Therefore, we performed a systematic review to determine the comparative effectiveness of self-management, diet, and physical activity interventions without a weight loss focus compared with another lifestyle intervention or usual care on weight, cardiometabolic risk factors, and clinical outcomes in adults with or at risk for diabetes or CVD.

2. Materials and Methods

The protocol for this study can be found at (http://effectivehealthcare.ahrq.gov/index.cfm/search-for-guides-reviews-and-reports/?productid=824&pageaction=displayproduct) and is based on the Agency for Healthcare Research and Quality (AHRQ) Methods Guide for Effectiveness and Comparative Effectiveness Reviews (http://www.effectivehealthcare.ahrq.gov/methods_guide.cfm). The current study is part of a Comparative Effectiveness Review requested by AHRQ on weight maintenance in adults [15]. This study focuses on weight neutral lifestyle interventions in populations with or at risk for diabetes or CVD.

2.1. Eligibility Criteria

We included full text articles with original data that compared the effects of weight neutral (i.e., those not focusing on weight loss as a goal of the study) lifestyle interventions relative to a concurrent comparison group (active intervention listed below, minimal intervention, or usual care) on weight, BMI, or waist circumference in adults with diabetes, CVD, or risk factors for these conditions (e.g., elevated blood sugar, dyslipidemia, and hypertension). Included studies could evaluate interventions for weight maintenance or avoidance of weight gain; if the weight-related focus of a study was unclear, we contacted authors as described below. Active interventions of interest were self-management, diet, physical activity interventions, or combinations of these in which weight loss was not a specified goal. We considered the following to be elements of self-management: problem-solving, addressing barriers, self-monitoring, goal-setting, and individualized counseling. We excluded studies of weight loss; weight maintenance after weight loss; pregnant women; patients at risk for weight loss (e.g., patients on dialysis); smoking cessation; biologic determinants of weight (e.g., genes); supplements; and interventions lasting <12 months. We excluded studies not reporting quantitative results for weight, BMI, or waist circumference. Additional outcomes were adverse events, adherence, and quality of life. Clinical outcomes included mortality, cancer, cardiovascular disease, subfertility, diabetes, degenerative joint disease, liver disease, and quality of life. Although it is not included in the full evidence report [15], for this paper, we also included hemoglobin A1c (HbA1c), blood pressure, low density lipoprotein (LDL) cholesterol, and high density lipoprotein (HDL) cholesterol. We included observational studies that accounted for confounding and losses to follow-up in the weight analyses.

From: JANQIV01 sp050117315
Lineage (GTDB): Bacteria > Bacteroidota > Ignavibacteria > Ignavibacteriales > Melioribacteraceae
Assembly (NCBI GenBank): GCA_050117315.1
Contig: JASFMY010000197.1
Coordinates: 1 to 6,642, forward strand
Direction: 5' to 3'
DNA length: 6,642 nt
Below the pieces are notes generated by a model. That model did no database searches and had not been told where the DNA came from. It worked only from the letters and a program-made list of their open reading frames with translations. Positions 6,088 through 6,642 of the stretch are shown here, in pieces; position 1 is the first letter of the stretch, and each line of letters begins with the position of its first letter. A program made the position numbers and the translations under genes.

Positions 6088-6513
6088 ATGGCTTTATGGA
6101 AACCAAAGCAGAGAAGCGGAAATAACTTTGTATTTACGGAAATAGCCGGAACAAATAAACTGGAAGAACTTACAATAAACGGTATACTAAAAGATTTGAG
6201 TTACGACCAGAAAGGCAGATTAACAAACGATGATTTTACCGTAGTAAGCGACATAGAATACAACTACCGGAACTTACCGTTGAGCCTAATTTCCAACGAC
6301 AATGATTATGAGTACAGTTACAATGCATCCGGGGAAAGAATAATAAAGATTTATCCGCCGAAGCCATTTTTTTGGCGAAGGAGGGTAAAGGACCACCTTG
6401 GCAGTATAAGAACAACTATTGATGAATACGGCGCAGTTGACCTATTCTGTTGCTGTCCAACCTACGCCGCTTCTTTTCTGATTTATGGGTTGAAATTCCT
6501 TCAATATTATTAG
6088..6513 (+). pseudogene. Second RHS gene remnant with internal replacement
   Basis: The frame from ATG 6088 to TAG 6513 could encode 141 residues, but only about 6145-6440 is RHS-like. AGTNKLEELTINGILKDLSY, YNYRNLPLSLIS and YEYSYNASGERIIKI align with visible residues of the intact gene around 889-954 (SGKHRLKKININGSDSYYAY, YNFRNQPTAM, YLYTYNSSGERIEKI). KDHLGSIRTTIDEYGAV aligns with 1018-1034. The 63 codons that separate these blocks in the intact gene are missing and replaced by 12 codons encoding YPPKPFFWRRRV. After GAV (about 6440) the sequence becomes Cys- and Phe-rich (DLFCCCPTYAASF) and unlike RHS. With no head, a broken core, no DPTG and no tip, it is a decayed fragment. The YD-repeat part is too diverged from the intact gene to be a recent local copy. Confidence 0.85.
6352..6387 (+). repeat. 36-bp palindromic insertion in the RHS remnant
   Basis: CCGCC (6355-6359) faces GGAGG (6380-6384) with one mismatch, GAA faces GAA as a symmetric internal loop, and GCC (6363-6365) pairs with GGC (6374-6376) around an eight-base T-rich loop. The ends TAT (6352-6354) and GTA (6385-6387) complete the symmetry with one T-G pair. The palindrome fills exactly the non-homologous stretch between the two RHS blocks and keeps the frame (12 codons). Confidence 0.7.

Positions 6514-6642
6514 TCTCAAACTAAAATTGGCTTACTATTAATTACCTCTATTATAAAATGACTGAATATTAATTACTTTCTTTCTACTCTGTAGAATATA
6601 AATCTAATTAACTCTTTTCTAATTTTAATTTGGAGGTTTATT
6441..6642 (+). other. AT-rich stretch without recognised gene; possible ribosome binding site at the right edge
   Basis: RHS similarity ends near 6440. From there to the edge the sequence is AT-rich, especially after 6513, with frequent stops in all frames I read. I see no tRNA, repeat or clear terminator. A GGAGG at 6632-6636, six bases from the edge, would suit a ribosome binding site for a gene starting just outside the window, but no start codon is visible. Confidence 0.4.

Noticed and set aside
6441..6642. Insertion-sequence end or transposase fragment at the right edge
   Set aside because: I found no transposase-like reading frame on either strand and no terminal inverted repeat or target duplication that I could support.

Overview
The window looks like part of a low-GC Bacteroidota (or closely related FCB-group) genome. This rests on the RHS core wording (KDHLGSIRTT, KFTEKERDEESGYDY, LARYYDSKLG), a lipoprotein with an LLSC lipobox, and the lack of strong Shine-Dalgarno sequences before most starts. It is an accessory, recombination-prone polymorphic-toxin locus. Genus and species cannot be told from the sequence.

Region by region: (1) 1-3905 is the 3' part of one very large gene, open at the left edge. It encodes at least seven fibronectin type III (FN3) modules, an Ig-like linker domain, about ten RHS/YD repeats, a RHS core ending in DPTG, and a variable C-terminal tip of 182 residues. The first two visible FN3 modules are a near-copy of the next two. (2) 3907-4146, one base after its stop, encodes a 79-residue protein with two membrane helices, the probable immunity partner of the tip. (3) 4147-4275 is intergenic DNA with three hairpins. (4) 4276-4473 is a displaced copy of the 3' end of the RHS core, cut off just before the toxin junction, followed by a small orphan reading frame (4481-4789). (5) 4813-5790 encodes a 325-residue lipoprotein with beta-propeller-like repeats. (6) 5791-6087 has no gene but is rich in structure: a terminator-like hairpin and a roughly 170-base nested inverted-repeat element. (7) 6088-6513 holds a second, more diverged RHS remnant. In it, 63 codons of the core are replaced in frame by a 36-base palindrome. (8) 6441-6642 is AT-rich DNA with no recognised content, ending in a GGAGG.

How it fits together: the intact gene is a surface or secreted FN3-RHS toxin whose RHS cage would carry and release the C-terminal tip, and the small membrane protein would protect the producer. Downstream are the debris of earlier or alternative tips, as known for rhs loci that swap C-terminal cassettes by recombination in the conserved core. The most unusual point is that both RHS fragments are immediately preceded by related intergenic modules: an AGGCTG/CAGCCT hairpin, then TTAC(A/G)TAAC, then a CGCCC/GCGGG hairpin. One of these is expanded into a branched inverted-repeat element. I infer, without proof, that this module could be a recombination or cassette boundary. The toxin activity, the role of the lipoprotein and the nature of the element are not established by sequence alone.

2.2. Search

We searched the MEDLINE, Embase, and Cochrane Central Register of Controlled Trials electronic databases through June 2012. We searched the references of included articles and key review articles. We searched ClinicalTrials.gov on June 19, 2012. The MEDLINE search strategy is available in the full report.

2.3. Study Selection

Two investigators reviewed titles, abstracts, and full text articles independently. All titles included by one investigator were reviewed at the abstract level. Two investigators agreed on inclusion during the abstract and full text reviews. Disagreements were resolved through consensus. All articles meeting eligibility criteria were included in the systematic review. When an article did not explicitly state a weight-related goal, we contacted the authors for clarification. We excluded studies if the authors responded that weight loss was an intended outcome and included any articles for which we did not receive an author response. We also excluded any articles not reporting on our primary outcomes, weight, BMI, and waist circumference, in their abstracts as we assumed that those weight outcomes were not important measures in those studies.

2.4. Data Collection

Data were extracted from articles by two investigators sequentially using forms created in the web-based software, DistillerSR (Evidence Partners, Ottawa, Ontario, Canada). We piloted all forms prior to use. A senior reviewer reviewed the initial abstraction performed by a junior investigator. Disagreements were resolved through consensus. Data on study design, interventions, study population characteristics, outcomes, timing, and setting were abstracted. We collected data on 12-month outcomes and the longest time point available in each study.